A smoker for 10 years himself, Hastings has used e-cigarettes since May 10 and says he has reduced his daily nicotine intake from 18 mg (about that of one cigarette, he said) to 3 mg. "And I feel 100 percent better. I'm the prime example of someone who thought it would never work, but the day I bought my first e-cigarette was the day I quit smoking. Within eight hours of vaping, I didn't want a cigarette anymore."

Capital City Vapors (so named because it is currently the only vape shop within the Charleston city limits) carries 97 assorted flavors of liquid (or "juices") to heat within e-cigarettes. Flavors include strawberry cheesecake, blueberry cheesecake and dozens of others ("Unicorn Milk," anyone?) to suit each palate.

"Professor Ploom's is a juice company. They make a juice called 'Hot for Teacher.' It's actually an angel food cake, spiced rum and strawberries flavor. They can get really intricate.

"Space Jam is another flavor company. They do a lot of the changing flavors -- where you'll inhale strawberry and exhale champagne," said Hastings.

Potential customers can also sample flavors at the store before purchasing, he said.

"We have germ protectors we can put over the tips; we don't want everybody passing around the tanks," he said, "You can pick a flavor out. Ultimately, the flavor is the way to go. If you pick something you're not going to like two hours later, you're not going to commit to it. We're wanting someone to have a flavor they will like continuously, something they can do all day, every day. That way, they can achieve their goal, which is to quit smoking."

A starter kit, with a heating element -- or coil -- and a spinner battery that allows for adjustment of nicotine intake per inhalation, plus a case and a charger, costs $47.99 at Capital City Vapors, Hastings said. Coils must be replaced every week or two, for a nominal fee, and bottles of flavorings range from $6.50 to $22, depending on bottle sizes.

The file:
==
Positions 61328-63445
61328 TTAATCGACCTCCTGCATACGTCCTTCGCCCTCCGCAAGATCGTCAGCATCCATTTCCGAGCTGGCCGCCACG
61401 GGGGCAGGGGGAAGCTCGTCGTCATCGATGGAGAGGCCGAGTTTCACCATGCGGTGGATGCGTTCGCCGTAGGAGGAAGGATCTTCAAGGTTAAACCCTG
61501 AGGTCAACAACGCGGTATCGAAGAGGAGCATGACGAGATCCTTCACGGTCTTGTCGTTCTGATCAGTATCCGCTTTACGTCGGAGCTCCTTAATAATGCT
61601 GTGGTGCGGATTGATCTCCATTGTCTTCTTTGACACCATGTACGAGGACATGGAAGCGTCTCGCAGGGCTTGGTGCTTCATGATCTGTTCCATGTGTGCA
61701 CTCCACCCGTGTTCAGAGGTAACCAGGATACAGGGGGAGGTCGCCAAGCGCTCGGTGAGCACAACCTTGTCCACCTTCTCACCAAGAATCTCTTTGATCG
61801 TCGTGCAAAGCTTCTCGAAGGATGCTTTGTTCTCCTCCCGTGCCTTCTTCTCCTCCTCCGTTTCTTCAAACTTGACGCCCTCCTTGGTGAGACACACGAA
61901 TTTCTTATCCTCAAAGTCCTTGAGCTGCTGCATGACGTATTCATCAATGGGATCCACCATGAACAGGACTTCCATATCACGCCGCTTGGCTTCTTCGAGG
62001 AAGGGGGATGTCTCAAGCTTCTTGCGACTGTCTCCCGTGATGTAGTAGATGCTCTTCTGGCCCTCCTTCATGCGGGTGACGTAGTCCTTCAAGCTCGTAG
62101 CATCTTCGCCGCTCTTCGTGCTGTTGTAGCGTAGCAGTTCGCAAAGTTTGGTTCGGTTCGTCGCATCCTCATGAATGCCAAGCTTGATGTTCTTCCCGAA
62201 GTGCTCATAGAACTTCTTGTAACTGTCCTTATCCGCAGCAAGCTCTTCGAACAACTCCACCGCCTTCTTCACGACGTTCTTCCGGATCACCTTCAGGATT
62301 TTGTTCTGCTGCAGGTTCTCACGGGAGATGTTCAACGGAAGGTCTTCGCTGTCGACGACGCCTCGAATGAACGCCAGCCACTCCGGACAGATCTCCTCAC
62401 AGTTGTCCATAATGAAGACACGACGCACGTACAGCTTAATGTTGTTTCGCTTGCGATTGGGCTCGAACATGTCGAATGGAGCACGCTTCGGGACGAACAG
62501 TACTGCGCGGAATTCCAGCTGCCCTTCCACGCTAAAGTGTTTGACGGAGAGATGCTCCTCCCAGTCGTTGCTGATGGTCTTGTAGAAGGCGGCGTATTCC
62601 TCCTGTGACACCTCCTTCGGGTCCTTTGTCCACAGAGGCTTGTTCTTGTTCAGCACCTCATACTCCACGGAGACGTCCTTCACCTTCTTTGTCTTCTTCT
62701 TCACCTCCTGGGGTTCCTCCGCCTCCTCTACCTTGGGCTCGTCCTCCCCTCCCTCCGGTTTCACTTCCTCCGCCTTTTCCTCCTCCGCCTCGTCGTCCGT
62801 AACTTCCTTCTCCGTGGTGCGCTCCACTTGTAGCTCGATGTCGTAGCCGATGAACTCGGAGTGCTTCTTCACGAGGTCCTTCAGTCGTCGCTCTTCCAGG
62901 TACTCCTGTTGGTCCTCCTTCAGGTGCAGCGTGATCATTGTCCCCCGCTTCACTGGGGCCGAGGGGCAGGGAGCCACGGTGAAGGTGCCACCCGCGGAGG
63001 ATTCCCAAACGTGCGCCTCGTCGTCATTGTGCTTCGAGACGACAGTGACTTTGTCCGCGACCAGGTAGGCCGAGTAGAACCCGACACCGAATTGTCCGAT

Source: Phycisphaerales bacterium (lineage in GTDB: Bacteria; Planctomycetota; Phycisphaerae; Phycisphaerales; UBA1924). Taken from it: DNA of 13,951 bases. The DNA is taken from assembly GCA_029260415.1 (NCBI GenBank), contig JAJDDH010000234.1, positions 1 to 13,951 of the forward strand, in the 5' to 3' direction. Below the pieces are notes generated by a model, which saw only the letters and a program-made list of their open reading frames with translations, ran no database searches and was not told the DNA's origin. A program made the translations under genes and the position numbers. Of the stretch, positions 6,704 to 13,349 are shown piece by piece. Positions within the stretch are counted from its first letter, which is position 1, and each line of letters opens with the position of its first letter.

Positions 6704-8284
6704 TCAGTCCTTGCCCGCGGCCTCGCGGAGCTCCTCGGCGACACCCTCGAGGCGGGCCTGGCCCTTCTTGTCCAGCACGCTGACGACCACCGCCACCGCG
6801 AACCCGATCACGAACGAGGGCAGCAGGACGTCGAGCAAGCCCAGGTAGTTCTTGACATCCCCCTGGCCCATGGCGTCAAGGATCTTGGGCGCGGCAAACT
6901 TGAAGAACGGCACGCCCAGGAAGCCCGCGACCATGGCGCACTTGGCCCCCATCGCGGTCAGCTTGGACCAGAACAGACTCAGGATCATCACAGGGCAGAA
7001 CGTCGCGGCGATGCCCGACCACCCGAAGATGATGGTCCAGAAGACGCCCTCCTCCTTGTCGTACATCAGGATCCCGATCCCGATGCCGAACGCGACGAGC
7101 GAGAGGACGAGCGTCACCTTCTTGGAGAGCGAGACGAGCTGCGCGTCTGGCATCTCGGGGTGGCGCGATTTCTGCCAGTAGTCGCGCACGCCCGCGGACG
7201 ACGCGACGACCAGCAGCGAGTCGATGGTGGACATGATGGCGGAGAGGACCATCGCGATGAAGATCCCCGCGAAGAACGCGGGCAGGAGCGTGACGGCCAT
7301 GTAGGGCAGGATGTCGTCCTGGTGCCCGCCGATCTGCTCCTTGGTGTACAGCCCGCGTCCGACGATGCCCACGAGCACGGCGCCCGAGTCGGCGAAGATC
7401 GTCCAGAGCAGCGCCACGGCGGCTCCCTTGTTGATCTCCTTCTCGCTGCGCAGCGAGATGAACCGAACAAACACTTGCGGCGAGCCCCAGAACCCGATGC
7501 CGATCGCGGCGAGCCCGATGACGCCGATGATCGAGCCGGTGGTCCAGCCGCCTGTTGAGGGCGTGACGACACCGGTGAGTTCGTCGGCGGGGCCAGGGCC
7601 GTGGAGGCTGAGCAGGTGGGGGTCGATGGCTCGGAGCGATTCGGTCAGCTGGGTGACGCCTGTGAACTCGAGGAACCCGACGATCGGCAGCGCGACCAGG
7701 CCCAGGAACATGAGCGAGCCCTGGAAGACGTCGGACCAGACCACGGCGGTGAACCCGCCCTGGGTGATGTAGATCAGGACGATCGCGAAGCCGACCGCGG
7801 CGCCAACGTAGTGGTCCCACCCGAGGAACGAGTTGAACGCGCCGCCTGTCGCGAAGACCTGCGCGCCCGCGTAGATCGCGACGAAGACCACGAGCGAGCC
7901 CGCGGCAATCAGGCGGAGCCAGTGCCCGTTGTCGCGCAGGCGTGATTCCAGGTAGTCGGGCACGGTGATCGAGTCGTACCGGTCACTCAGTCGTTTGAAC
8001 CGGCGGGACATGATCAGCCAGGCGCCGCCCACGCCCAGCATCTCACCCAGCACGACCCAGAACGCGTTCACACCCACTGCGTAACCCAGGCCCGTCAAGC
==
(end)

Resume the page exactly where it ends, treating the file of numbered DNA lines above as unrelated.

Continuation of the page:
"The entry-level juice we have is called the Vapor Route," said Hastings. "It's got a higher PG, which is the propylene side, so you get a little bit more of a 'throat hit,' which is what you get from a cigarette, and a lot of people are craving the throat hit when they're trying to quit smoking, because it makes it feel more like a cigarette."

Hastings said Capital City Vapors has already attracted a large customer base from throughout the area, a few who have smoked for 30 years or longer.

"We're here to help the community stop smoking. We're not a 'here's what you need, see you later' type. We offer business cards, so if you have any trouble, give us a call during business hours or you can message us on Facebook after hours and we'll get back to you. We're here to take care of the customer, not to just to make money."

Located at 4002 MacCorkle Ave. in Kanawha City, Capital City Vapors is open from 10 a.m. until 8 p.m. Monday through Friday and 11 a.m. to 7 p.m. Saturdays. The telephone number, for more information, is 304-926-8273.

Capital City Vapors also maintains a fan page on Facebook.

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South Charleston Interpretive Center honors late donor of Indian artifacts http://www.wvgazette.com/article/20140827/ARTICLE/140829337 ARTICLE http://www.wvgazette.com/article/20140827/ARTICLE/140829337 Wed, 27 Aug 2014 16:26:50 -0400 By Ben Calwell As an enthusiastic amateur archaeologist, Carl H. Wills never left home without a desire to discover something from the past.